“In Shape” might be one of the worst terms in fitness. It does not mean anything.
Now, when someone tells me that they want to get in shape I get the idea of what they mean. In order to really reach your goals some further digging is needed.
Two people may want to start training and they both want to get in shape. One may put more of a focus on strength, while another may want to lose fat. These are two different goals that are hidden by a blanket statement.
When it comes to sports the term is often used appropriately. If you try to play hockey without skating in a while you need to get back in hockey shape. Simple, done.
In sport there is also a strange perception in the United States. Mark Rippetoe points out that in the U.S. we play sports to get in shape (again for what?) while Russians get in shape for sport (no follow up questions).
“In Shape” cannot be your end goal. You must determine how you define in shape and how you are going to accomplish it.
Common goals are: increase strength, fat loss, increased flexibility, reduction of pain, run longer, and improve sports performance.
Combining these goals can be done but there must be one primary goal to direct training towards. As Eric Cressey says, you can’t ride two horses with one saddle.
No one can be the best at everything. Well rounded is possible, but there must be an emphasis for training.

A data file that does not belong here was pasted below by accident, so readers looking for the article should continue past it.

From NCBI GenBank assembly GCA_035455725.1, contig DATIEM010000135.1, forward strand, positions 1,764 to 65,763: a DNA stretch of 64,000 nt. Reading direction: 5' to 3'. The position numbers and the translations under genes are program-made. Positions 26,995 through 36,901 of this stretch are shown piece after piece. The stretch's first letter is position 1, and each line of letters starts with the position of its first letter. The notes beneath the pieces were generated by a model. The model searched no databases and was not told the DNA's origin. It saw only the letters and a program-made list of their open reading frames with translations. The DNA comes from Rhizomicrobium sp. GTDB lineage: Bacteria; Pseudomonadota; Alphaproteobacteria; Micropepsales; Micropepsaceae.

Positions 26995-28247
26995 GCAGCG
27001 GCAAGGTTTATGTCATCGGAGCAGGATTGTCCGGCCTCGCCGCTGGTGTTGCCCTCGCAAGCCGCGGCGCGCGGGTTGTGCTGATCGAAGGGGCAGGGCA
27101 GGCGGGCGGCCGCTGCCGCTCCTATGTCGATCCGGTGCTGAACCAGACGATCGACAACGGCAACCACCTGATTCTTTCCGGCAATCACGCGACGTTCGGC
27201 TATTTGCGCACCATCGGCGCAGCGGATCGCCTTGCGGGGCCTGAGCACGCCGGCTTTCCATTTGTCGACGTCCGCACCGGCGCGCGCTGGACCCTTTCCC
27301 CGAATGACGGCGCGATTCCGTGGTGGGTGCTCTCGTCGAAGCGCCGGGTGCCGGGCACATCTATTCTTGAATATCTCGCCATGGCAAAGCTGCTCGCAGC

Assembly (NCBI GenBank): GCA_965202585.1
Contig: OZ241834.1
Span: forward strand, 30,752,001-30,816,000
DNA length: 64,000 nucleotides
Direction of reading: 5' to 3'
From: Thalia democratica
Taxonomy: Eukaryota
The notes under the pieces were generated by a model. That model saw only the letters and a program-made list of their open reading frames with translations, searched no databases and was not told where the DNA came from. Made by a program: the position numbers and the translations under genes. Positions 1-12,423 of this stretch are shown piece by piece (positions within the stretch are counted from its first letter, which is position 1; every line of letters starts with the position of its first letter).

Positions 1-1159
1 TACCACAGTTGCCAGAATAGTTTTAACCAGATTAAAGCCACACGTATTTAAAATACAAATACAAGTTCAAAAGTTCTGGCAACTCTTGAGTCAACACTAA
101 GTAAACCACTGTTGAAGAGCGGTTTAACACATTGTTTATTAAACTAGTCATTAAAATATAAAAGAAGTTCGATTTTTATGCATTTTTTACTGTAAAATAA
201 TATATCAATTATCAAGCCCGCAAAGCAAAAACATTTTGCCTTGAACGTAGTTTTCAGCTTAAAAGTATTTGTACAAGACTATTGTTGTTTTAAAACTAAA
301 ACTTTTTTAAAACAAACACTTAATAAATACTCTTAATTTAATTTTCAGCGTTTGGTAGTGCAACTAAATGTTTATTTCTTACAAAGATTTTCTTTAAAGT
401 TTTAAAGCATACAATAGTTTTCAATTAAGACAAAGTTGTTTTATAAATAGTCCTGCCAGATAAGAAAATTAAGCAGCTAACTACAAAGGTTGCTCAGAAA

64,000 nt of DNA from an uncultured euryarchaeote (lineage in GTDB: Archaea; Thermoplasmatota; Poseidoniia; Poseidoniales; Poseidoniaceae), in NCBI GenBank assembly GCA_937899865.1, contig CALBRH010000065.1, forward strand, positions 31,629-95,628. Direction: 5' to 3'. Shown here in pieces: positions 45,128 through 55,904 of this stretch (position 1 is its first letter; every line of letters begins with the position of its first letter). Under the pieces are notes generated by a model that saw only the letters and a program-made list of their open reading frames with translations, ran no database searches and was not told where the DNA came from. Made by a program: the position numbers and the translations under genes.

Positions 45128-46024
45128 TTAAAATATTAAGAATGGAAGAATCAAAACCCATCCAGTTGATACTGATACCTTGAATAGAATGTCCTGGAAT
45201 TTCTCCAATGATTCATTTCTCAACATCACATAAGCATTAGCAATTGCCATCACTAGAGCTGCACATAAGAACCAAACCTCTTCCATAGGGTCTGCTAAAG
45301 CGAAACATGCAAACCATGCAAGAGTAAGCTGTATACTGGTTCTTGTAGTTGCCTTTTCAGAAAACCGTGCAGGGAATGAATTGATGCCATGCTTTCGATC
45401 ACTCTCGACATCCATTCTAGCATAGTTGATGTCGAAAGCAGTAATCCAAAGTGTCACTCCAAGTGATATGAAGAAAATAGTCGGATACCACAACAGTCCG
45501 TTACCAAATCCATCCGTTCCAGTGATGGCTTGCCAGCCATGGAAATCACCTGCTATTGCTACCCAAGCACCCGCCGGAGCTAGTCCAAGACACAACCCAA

If you are impressed by people deadlifting huge weights, maybe you really want to get stronger. With a cleaner diet weight loss would be a byproduct. Your goal has just been shaped into deadlifting a house, to give a realistic example.
Maybe you are good at running and want to run a marathon. There is your goal: In shape to run a marathon.
Many people do not reach their goals at the gym because they never actually had a goal to begin with. A goal to get stronger is not typically going to be met. There is no direction for that goal. Increasing lower body strength is better, and squatting 225 is better than that. The more narrow the goal the more likely you are to reach it.
A weight loss goal is usually helped when it is combined with a secondary goal. Weight loss without a defined method usually means that someone is going to spend some time running, biking, maybe lift a weight here and there, elliptical from time to time and wonder why their efforts seem to go nowhere.
The program needs consistency and complete follow through to be effective.
When you decide to get in shape, the very next words should answer how. “I want to lose weight by eating better and total body strength training” is a much better goal that answers what the goal is and how it is going to be accomplished.
Why do you go to the gym? What do you like to do most at the gym? How do you define success at the gym?
Answer these questions and think about your goals in a different, positive way.